To disown someone is to reject them. If you disown your brother, you refuse to have anything to do with him: not only do you not speak or have contact, but it's as if he's no longer related to you.

When one person disowns another, it's because of some terrible argument or deep-rooted conflict. Although it's uncommon to disown another person, when it happens it's usually a family member who's cast off. Your mom might threaten to disown you after you drive her car into the mailbox, but she's probably not serious. Disown takes the root word own, meaning "to have or to hold," and adds the Latin prefix dis, "not" or "do the opposite of."

Definitions of disown

v cast off

renounce, repudiate
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apostatise, apostatize, tergiversate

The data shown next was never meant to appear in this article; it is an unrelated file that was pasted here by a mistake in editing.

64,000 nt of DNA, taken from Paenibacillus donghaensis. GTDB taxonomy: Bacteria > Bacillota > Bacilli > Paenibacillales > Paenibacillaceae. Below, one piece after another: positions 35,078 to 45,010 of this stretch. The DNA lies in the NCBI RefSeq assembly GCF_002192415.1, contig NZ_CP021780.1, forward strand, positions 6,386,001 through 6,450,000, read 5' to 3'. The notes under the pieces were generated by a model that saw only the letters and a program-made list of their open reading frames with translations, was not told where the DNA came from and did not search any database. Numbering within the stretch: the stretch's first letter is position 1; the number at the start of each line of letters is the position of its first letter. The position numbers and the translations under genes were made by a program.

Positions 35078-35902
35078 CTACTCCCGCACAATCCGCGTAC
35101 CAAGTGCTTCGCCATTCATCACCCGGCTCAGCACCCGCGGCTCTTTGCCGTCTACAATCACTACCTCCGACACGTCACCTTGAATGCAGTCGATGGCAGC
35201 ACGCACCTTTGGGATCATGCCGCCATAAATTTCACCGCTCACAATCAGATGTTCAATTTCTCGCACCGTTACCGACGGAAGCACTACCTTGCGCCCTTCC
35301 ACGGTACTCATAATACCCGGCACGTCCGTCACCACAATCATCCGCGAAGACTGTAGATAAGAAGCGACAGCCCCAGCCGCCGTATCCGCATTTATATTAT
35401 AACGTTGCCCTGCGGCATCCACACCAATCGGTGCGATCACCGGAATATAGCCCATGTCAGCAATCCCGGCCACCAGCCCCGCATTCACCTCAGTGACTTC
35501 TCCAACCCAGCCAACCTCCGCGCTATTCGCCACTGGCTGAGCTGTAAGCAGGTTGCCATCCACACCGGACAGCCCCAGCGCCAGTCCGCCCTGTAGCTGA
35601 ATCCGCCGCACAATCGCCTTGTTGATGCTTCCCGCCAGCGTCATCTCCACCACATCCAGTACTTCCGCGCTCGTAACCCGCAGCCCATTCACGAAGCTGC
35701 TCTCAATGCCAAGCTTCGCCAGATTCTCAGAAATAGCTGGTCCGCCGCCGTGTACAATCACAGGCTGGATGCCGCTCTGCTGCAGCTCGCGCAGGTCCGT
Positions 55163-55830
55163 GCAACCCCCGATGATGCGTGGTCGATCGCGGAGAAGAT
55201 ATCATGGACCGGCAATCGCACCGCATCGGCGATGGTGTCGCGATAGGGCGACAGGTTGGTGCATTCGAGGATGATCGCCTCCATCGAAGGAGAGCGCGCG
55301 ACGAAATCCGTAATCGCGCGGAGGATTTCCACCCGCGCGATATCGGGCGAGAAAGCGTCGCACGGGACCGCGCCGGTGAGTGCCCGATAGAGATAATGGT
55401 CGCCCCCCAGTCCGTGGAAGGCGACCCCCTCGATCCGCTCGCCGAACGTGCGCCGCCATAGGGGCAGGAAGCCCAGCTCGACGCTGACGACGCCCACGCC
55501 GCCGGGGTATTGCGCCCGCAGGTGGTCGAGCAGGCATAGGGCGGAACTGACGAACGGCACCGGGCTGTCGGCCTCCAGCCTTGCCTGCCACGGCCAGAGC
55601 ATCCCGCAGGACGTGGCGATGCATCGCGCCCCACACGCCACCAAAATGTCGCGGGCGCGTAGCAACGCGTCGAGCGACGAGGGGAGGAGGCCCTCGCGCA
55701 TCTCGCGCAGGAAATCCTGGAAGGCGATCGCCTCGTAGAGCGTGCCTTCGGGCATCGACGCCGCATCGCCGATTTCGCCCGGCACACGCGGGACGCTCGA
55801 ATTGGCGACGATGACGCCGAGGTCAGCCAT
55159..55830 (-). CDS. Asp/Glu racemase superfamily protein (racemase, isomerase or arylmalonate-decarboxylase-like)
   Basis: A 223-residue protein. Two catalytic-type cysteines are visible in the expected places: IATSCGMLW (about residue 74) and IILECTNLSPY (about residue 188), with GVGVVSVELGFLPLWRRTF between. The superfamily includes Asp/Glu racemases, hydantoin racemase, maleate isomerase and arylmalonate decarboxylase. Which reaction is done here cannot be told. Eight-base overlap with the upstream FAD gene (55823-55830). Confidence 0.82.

abandon one's beliefs or allegiances
abjure, forswear, recant, resile, retract
formally reject or disavow a formerly held belief, usually under pressure
swallow, take back, unsay, withdraw
take back what one has said
rebut, refute
overthrow by argument, evidence, or proof
refuse to accept or believe
deny or renounce
contradict, controvert, oppose
be resistant to
give a defence or refutation of (a charge) or in (an argument)
Type of:
refuse to accept or acknowledge

v prevent deliberately (as by making a will) from inheriting

bequeath, leave, will
leave or give by will after one's death
leave, leave behind
be survived by after one's death
give, impart, leave, pass on
transmit (knowledge or skills)
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Type of:
keep from having, keeping, or obtaining

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